Avoiding removal of a builtin call

Hi Reid, Rafael,

I'm having trouble keeping the call to @llvm.write_register() in the
IR on higher levels of optimization.

At O0:

define void @set_stack_pointer_addr(i64 %addr) #0 {
entry:
  %addr.addr = alloca i64, align 8
  store i64 %addr, i64* %addr.addr, align 8
  %0 = load i64* %addr.addr, align 8
  call void @llvm.write_register.i64(metadata !0, i64 %0)
  ret void
}

At O1:

define void @set_stack_pointer_addr(i64 %addr) #0 {
entry:
  ret void
}

I tried marking the function (or the call) with "builtin" attribute,
but the validation fails:

Attribute 'builtin' only applies to functions!
void (metadata, i64)* @llvm.write_register.i64
Attribute 'builtin' only applies to functions!
call builtin void @llvm.write_register.i64(metadata !0, i64 %0)

Is there a way to avoid that call from being removed without marking
the symbol as extern or other tricks?

cheers,
--renato

The problem I think is that llvm.write_register.i64 is being marked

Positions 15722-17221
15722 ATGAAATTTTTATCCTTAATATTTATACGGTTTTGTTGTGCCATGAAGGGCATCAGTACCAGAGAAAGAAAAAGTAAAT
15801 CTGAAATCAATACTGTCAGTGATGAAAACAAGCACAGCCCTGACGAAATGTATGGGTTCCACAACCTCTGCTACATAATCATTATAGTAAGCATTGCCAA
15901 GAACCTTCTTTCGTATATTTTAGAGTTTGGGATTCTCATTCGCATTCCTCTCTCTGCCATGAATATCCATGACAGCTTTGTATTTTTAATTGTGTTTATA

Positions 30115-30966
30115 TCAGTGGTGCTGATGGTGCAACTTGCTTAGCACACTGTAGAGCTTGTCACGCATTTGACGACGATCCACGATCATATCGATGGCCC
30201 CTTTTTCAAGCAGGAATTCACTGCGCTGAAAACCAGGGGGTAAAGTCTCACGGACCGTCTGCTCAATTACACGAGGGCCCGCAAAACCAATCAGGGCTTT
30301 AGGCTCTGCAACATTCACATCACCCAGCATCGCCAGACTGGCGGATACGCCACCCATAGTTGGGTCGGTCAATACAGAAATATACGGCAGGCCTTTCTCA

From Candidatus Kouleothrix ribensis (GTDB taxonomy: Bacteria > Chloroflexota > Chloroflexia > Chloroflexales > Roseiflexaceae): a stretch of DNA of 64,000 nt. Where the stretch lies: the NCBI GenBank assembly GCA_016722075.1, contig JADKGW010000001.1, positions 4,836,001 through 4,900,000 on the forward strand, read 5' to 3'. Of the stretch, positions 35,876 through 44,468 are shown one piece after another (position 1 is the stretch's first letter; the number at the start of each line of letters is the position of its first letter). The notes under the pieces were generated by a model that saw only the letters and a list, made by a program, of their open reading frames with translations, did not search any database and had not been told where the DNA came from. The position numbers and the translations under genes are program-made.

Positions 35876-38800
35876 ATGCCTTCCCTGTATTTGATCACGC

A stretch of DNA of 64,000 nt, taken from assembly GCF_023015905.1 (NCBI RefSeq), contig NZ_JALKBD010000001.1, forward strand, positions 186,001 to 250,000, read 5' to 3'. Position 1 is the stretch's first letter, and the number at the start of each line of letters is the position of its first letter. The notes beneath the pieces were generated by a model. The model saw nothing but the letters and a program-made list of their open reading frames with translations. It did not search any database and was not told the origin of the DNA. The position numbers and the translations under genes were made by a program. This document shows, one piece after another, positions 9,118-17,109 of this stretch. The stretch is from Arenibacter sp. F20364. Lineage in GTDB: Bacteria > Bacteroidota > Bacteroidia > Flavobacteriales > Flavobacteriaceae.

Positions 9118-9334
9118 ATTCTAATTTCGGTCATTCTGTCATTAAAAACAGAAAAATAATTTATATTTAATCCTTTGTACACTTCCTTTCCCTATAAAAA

readnone. We don't have physical registers as first class items in
llvm, so as a small hack we probably need to have doesNotAccessMemory
return false for llvm.write_register (i.e., don't add ReadNone to it).

In particular, the attached patch seems to work.

t.patch (758 Bytes)

Hi Rafael,

Thanks for the reply. Ok, that was me just being conservative, since
it doesn't *really* access memory. But I take your point about not
having registers as first class citizens.

I'll add it to the other issue I found while testing
(http://reviews.llvm.org/D3847).

cheers,
--renato

Hi Rafael,

Thanks for the reply. Ok, that was me just being conservative, since
it doesn't *really* access memory. But I take your point about not
having registers as first class citizens.

Yes, we use memory to mean "global state", which is a bit confusing.

Cheers,
Rafael

More generally, we don't have a way to model non-memory side effects. Having such a mechanism might be useful to avoid polluting alias results for such builtins.

We have a similar case out of tree which we ended up solving by converting a void function to a value returning function and then (volatile) storing the result to a known location. This feels like somewhat of a hack, but does have the advantage of working and not preventing most aliasing based optimizations. :slight_smile:

Philip